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Nov. 27, 2021

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PDX Death Cafe hosts meaningful talks about the end of life

Those looking for answers, support can attend event at library

By , Columbian Education Reporter
Published:

To the founders of PDX Death Cafe, there is no greater way to spend an afternoon than to sit around, drinking tea and talking about the inevitable end, and all it entails.

There’s the stuff no one wants to think about. When should you write a will? How do you pursue hospice or palliative care for a loved one? What happens after you die?

But there’s fun stuff, too, depending on your perspective, such as, is it legal to be converted into a tree and buried in your backyard? What should be on the Spotify playlist for my funeral?

“What do you do with grandma’s sex toys or three pairs of false teeth?” asked Rory Bowman, a longtime volunteer with PDX Death Cafe.

For the forward-looking, the answers to those questions and more are at hand. The Vancouver Community Library will host a Death Cafe from 3 to 5 p.m. Sunday, featuring small-group, informal conversations about the end of life. The free event will be held in the Columbia Room of the downtown library at 901 C St., Vancouver.

Since its launch six years ago, PDX Death Cafe has been part of a growing international movement seeking to destigmatize conversations about death. Volunteers coordinate small group conversations with ranging topics — essentially, whatever those at the table want to discuss.

Holly Pruett founded the Death Talk Project and PDX Death Cafe. She was inspired by the experience she had following the death of her father. He asked that she not host a funeral, leaving her to decide how best to memorialize his death. It made her realize, she said, few people have meaningful conversations around what’s “become a very taboo subject.”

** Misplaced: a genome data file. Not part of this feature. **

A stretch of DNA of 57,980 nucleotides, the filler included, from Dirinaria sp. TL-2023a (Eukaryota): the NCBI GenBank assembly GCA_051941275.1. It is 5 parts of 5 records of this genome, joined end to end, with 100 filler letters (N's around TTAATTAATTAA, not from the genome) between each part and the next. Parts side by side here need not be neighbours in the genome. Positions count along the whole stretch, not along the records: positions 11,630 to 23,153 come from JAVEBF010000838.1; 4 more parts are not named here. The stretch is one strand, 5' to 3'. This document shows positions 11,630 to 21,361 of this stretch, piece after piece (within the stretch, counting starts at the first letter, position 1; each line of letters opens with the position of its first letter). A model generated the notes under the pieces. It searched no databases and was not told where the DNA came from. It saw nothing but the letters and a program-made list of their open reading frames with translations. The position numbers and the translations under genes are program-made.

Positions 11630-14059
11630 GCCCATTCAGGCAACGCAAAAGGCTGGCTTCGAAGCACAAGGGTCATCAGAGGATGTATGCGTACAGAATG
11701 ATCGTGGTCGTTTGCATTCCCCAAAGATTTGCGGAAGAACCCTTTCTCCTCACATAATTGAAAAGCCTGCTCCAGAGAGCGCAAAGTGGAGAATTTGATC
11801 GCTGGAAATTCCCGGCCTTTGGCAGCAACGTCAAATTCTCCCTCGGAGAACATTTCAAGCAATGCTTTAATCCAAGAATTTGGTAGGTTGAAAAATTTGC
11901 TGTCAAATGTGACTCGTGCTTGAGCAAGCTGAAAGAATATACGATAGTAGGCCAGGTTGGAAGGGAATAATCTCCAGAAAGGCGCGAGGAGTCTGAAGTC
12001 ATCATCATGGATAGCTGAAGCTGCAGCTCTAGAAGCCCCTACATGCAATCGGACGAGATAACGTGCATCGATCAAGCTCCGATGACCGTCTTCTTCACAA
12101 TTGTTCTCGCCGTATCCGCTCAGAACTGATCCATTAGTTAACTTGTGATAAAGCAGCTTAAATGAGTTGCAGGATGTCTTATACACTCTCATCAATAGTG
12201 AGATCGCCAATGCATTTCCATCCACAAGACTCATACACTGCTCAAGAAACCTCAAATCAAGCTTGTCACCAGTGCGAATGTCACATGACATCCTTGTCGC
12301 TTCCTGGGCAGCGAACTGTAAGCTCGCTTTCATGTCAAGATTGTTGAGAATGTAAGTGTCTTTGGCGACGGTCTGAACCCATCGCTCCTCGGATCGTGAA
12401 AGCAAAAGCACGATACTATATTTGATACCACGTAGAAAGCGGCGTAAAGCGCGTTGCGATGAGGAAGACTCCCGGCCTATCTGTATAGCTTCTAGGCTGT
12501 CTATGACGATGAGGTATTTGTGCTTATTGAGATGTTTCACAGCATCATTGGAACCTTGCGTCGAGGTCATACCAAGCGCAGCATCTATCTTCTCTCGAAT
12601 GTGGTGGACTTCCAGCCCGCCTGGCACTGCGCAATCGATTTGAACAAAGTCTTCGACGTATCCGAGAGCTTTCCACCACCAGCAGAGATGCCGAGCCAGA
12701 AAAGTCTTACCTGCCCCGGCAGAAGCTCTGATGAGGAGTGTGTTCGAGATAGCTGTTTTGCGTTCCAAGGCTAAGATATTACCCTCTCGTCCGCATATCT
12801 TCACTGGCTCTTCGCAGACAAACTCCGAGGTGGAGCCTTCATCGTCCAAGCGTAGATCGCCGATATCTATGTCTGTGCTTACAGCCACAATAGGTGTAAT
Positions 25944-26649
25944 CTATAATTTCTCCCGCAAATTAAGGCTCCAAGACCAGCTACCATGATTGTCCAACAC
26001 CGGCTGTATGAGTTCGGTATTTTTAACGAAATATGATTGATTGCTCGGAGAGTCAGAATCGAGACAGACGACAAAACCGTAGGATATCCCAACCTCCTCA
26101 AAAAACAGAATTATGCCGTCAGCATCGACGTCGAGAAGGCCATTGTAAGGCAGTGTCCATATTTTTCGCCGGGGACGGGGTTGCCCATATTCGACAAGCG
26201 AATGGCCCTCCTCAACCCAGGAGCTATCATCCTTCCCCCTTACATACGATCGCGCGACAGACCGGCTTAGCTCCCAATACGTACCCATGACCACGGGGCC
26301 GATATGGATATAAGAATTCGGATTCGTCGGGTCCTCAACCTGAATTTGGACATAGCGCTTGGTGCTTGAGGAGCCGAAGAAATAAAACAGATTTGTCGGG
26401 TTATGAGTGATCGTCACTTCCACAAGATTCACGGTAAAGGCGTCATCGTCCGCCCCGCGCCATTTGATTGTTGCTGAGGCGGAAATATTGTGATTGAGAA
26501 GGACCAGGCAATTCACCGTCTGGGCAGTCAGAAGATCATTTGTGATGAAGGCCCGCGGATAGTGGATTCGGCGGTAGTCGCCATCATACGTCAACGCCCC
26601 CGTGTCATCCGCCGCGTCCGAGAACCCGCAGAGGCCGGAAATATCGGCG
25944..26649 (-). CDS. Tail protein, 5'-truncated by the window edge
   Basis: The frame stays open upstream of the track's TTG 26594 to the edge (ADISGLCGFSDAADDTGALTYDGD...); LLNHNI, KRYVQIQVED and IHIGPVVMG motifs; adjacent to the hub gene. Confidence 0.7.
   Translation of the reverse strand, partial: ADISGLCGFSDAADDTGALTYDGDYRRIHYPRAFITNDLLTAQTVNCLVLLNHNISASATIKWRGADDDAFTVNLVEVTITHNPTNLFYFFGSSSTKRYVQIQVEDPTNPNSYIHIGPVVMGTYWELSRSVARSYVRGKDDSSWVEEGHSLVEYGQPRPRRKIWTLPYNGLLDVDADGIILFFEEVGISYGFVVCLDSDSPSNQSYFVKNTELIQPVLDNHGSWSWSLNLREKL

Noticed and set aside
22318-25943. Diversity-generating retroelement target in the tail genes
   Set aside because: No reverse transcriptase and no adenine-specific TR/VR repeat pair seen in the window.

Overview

“This is really part of our birthright as humans that we experience death; that we experience each other’s deaths,” she said. “It’s something we should and can talk about — our questions, our fears, our longings, all these things as they relate to our dying or death.”

There’s no set agenda or required topics, and no one’s going to try to sell you the hottest new technology in coffin-making. Death Cafe’s international website describes the gatherings simply as somewhere to “drink tea, eat cake and discuss death.”

Lori Stevens, one of the co-chairs of PDX Death Cafe and a Vancouver resident, said the goal is to give people a safe, nurturing and, sometimes, humorous space to talk about death. Ironically, Stevens notes she’s never felt more alive than she does after leaving a Death Cafe. People have a way of bringing warmth and a sense of humor to difficult conversations.

“It would probably be surprising to know how much laughter does happen at a Death Cafe,” Stevens said. “At every Death Cafe, I’ve heard at least one table burst out into laughter at some point. There can be tears and laughter in the same conversations.”

Bowman, who leads group conversations, is also a Vancouver resident and helps coordinate events locally. Bowman described living his life with “a front row seat to grief.” He worked in a veterinary clinic, grew up during the HIV and AIDS epidemic and, in 1997, lost his youngest brother to suicide.

Since attending a PDX Death Cafe several years ago, Bowman has been hooked. Attending events helps normalize conversations about death, while giving people the tools to plan their own deaths so their families and loved ones may be better prepared when the day comes.

“This is a very human experience,” he said. “Not a one of us is not going to die, and we just have to deal with it.”

Susan Curry is somewhat of an expert on death. She manages hospice programs for PeaceHealth Southwest Medical Center. People have a tendency to distance themselves from death, she said, feeling like if we avoid those conversations, it won’t happen.

Even physicians and medical providers worry about making hospice recommendations, because our culture is so focused on saving lives as opposed to letting them end, she said.

Curry praised PDX Death Cafe for helping facilitate conversations about “a natural part of life.”

“This is one of the most meaningful conversations we can have with our family. It’s a focus on a good death versus a bad death,” she said. “We all want our death to be as beautiful as it can be.”

Columbian Education Reporter
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